Israel's defence minister has said that "it doesn't take a genius" to know that the Supreme Court will reject a bill retroactively legalizing thousands of Israeli settlements.
The bill in parliament seeks to legalize homes owned by Israeli settlers in the West Bank that are built on Palestinian land.
"When you read that the attorney general said it's unconstitutional law, its chances of being disqualified are 100 per cent," Avigdor Lieberman said at a weekly meeting of his Israel Our Home party.
The law could affect some 4,000 homes and stipulates that settlements found to be illegally built on Palestinian-owned land will not be removed, but instead the legal owners of the land will receive alternate land or financial compensation.
It was unclear whether the Knesset would debate the bill on Monday night, after announcing delays and then retracting them. The opposition has promised a filibuster, which could last days.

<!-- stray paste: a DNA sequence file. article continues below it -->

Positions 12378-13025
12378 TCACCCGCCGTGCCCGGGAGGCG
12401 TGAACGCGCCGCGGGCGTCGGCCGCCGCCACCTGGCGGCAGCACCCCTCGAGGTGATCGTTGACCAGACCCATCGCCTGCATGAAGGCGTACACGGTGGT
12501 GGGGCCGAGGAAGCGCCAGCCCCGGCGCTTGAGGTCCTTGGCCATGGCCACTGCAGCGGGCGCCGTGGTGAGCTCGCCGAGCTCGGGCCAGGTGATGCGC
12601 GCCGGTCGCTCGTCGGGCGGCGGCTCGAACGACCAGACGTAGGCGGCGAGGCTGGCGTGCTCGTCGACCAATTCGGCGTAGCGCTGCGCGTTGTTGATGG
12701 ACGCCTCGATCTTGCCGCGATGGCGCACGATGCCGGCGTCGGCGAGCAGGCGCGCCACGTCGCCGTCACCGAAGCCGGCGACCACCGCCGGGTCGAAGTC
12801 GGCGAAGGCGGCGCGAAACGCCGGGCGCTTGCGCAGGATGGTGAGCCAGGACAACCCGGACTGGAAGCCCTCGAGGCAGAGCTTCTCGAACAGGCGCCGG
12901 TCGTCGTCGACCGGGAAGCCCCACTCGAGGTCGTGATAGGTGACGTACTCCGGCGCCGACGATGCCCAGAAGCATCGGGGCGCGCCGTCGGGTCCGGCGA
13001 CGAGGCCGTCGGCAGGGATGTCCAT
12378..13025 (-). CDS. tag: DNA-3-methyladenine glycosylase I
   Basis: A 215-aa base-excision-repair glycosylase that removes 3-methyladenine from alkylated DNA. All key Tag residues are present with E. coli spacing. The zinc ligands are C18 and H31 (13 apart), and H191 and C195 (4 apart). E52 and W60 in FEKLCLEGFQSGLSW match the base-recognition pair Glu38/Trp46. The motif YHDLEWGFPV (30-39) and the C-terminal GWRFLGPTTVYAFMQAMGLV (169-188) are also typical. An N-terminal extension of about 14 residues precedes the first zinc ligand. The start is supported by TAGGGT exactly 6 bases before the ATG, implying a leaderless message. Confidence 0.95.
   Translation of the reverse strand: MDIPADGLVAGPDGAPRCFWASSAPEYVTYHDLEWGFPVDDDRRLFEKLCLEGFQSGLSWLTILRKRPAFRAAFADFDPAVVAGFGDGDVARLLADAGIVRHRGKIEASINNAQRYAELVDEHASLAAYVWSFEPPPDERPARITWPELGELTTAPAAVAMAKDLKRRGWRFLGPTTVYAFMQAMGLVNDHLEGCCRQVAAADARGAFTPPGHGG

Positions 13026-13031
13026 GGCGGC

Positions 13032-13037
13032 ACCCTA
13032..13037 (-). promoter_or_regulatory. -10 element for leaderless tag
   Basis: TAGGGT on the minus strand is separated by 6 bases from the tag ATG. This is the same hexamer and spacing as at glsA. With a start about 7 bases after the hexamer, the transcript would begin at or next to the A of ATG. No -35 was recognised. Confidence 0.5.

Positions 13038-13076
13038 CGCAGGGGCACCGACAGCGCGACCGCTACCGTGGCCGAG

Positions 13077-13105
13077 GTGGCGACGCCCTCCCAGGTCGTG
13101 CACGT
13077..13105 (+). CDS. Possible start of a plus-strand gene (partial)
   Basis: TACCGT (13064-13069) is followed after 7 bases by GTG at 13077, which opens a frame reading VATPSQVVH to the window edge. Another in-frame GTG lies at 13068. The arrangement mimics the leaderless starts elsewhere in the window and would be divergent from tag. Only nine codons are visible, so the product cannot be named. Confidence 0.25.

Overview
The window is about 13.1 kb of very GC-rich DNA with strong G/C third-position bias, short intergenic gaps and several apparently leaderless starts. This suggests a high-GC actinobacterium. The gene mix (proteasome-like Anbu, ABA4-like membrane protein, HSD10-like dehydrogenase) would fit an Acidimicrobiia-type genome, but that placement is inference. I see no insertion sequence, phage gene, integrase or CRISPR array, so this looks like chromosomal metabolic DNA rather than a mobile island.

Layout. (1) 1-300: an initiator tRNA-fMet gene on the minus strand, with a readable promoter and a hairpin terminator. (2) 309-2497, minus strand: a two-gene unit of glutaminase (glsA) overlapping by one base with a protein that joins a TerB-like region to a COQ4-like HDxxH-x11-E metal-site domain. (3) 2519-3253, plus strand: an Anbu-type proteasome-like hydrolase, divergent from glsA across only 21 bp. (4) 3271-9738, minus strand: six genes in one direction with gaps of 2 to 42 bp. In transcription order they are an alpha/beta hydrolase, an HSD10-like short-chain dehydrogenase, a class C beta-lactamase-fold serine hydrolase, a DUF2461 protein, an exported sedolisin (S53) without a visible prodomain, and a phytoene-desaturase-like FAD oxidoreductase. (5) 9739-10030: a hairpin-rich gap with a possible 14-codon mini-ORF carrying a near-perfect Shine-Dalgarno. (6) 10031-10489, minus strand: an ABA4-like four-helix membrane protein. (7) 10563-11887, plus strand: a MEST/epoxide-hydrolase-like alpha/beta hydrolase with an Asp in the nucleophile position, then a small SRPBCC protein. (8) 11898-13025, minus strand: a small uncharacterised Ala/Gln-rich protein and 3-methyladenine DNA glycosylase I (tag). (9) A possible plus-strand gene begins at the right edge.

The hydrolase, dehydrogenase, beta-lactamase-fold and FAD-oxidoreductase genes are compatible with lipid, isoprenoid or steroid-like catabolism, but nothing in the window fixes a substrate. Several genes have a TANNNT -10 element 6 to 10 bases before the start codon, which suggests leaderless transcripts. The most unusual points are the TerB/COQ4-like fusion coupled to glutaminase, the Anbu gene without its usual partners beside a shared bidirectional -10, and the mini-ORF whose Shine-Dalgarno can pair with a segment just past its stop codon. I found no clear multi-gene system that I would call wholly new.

Attorney General Avichai Mandelblit has warned that such a law would be unconstitutional and that he would not defend it before Israel's Supreme Court. He also expressed concern that passing the bill would lead to Israel being brought before the International Criminal Court.
The law would "prevent recurrent attempts to harm the settlement enterprise," Prime Minister Benjamin Netanyahu said on Sunday.
Debate over the bill is yet another sign that Israel has become emboldened by the new US administration, which is widely perceived as friendly to settlement activity.
Since US President Donald Trump took office, some 3,000 settler homes in East Jerusalem and the West Bank have been approved for construction.